Diabetic retinopathy (DR) is the leading cause of blindness in working-age Americans. There is evidence for a genetic contribution to DR~ the heritability of DR has been estimated to be as high as 27%. To date, only a few genes that might contribute to DR have been discovered. This is in part because genetic studies of DR have thus far contained limited numbers of participants. New methods of combining and analyzing samples from different racial/ethnic groups provide an opportunity to increase our ability to detect genes associated with DR. Hypotheses: Combining genetic samples from participants from multiple populations will increase the ability to discover DR genes. Use of novel admixture association, covariate modeling and fine-mapping methods will further maximize the power to detect associated genes. Specific Objectives: 1. To identify genetic variants associated to DR by performing a genome-wide association study (GWAS) using existing data from African American (AA) and Caucasian diabetic subjects and by incorporating admixture association into the GWAS. 2. To increase the power of genetic discovery by incorporating information about the participants'duration of diabetes and glycemic control into the GWAS using liability threshold modeling. 3. To replicate and fine-map the most promising associations using existing genetic data from DR participants from additional racial/ethnic groups. Methods: Existing genome-wide genotyping data from multiple AA and Caucasian cohorts of individuals with type 2 diabetes (T2D) and DR Phenotyping will be jointly analyzed using new statistical methods to combine single nucleotide polymorphism association and admixture association signals for increased power. Individuals with T2D and no DR with be compared to individuals with T2D and DR defined using the Early Treatment Diabetic Retinopathy Study scale. Subsequently, data on the two major non-genetic DR covariates, duration of diabetes and glycemic control, will be incorporated into the combined AA and Caucasian GWAS via liability threshold modeling. Finally, a set of genome-wide significant or suggestive variants (P-value <10-5) from the GWAS analyses will be replicated in cohorts from additional populations, including South Asians and East Asians. All signals that attain genome-wide significance after replication analyses will be carried forward to fine-mapping. Fine-mapping will be performed without any additional genotyping using cross-population meta-analysis of genotyped and imputed HapMap 3 and 1000 Genomes variants, applying new metrics and methods developed for cross-population fine-mapping that optimally leverage the different patterns of linkage disequilibrium in different populations. Implications: If genes associated with DR are identified, they will provide insights into pathophysiology and may lead to new therapies for DR. In addition, results may provide information with which to counsel diabetic patients regarding their risk of DR.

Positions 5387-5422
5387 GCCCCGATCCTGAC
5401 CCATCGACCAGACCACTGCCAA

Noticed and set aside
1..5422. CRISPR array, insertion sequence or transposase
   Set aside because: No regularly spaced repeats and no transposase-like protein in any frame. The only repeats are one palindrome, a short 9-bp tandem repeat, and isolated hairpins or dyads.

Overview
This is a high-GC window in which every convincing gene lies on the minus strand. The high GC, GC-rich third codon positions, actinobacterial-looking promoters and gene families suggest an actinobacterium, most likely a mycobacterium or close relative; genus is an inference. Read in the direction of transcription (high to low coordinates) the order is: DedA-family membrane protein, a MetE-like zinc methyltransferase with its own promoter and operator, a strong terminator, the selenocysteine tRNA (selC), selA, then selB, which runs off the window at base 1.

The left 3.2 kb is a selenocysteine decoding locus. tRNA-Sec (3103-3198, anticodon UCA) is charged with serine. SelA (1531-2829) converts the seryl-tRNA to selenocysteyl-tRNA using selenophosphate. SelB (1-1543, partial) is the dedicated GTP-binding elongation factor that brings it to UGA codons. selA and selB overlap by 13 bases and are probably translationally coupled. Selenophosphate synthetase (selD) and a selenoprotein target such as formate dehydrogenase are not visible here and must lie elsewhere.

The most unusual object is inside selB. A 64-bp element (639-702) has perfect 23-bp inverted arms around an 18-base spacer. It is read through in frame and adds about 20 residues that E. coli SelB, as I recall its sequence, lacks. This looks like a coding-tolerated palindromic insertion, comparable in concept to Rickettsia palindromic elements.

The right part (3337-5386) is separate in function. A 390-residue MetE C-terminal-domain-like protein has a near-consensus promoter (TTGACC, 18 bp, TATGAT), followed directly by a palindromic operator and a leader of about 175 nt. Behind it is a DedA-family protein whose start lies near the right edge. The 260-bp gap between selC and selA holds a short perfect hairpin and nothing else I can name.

Diabetes is a common cause of blindness, and we do still do not completely understand how diabetes causes eye damage. Our study aims to uncover the genetic risk factors for diabetic eye disease, or diabetic retinopathy. The insights gained could improve the treatment of diabetic retinopathy as well as the counseling of diabetic patients regarding their risk of developing diabetic retinopathy.
|Cooke Bailey, Jessica N; Sobrin, Lucia; Pericak-Vance, Margaret A et al. (2013) Advances in the genomics of common eye diseases. Hum Mol Genet 22:R59-65|